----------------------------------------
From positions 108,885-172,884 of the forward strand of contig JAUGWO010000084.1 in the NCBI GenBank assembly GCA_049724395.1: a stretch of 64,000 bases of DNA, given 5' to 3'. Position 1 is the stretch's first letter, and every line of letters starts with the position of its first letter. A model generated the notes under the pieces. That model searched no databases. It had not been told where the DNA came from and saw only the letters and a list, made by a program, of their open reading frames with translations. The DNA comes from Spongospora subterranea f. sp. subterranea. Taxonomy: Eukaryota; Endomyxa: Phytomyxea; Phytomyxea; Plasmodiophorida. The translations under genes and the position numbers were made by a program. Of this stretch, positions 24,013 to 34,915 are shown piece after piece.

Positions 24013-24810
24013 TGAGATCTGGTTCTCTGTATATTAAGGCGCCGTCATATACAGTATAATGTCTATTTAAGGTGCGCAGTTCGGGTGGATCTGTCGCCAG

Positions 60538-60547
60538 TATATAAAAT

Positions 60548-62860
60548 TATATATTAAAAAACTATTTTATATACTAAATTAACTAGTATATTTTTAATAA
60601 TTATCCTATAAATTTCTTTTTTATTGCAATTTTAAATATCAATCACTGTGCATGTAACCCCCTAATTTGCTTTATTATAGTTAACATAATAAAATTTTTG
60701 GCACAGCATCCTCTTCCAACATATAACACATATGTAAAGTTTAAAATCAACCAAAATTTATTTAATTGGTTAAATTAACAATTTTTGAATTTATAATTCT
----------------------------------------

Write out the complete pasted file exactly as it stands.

From positions 108,885-172,884 of the forward strand of contig JAUGWO010000084.1 in the NCBI GenBank assembly GCA_049724395.1: a stretch of 64,000 bases of DNA, given 5' to 3'. Position 1 is the stretch's first letter, and every line of letters starts with the position of its first letter. A model generated the notes under the pieces. That model searched no databases. It had not been told where the DNA came from and saw only the letters and a list, made by a program, of their open reading frames with translations. The DNA comes from Spongospora subterranea f. sp. subterranea. Taxonomy: Eukaryota; Endomyxa: Phytomyxea; Phytomyxea; Plasmodiophorida. The translations under genes and the position numbers were made by a program. Of this stretch, positions 24,013 to 34,915 are shown piece after piece.

Positions 24013-24810
24013 TGAGATCTGGTTCTCTGTATATTAAGGCGCCGTCATATACAGTATAATGTCTATTTAAGGTGCGCAGTTCGGGTGGATCTGTCGCCAG

Positions 60538-60547
60538 TATATAAAAT

Positions 60548-62860
60548 TATATATTAAAAAACTATTTTATATACTAAATTAACTAGTATATTTTTAATAA
60601 TTATCCTATAAATTTCTTTTTTATTGCAATTTTAAATATCAATCACTGTGCATGTAACCCCCTAATTTGCTTTATTATAGTTAACATAATAAAATTTTTG
60701 GCACAGCATCCTCTTCCAACATATAACACATATGTAAAGTTTAAAATCAACCAAAATTTATTTAATTGGTTAAATTAACAATTTTTGAATTTATAATTCT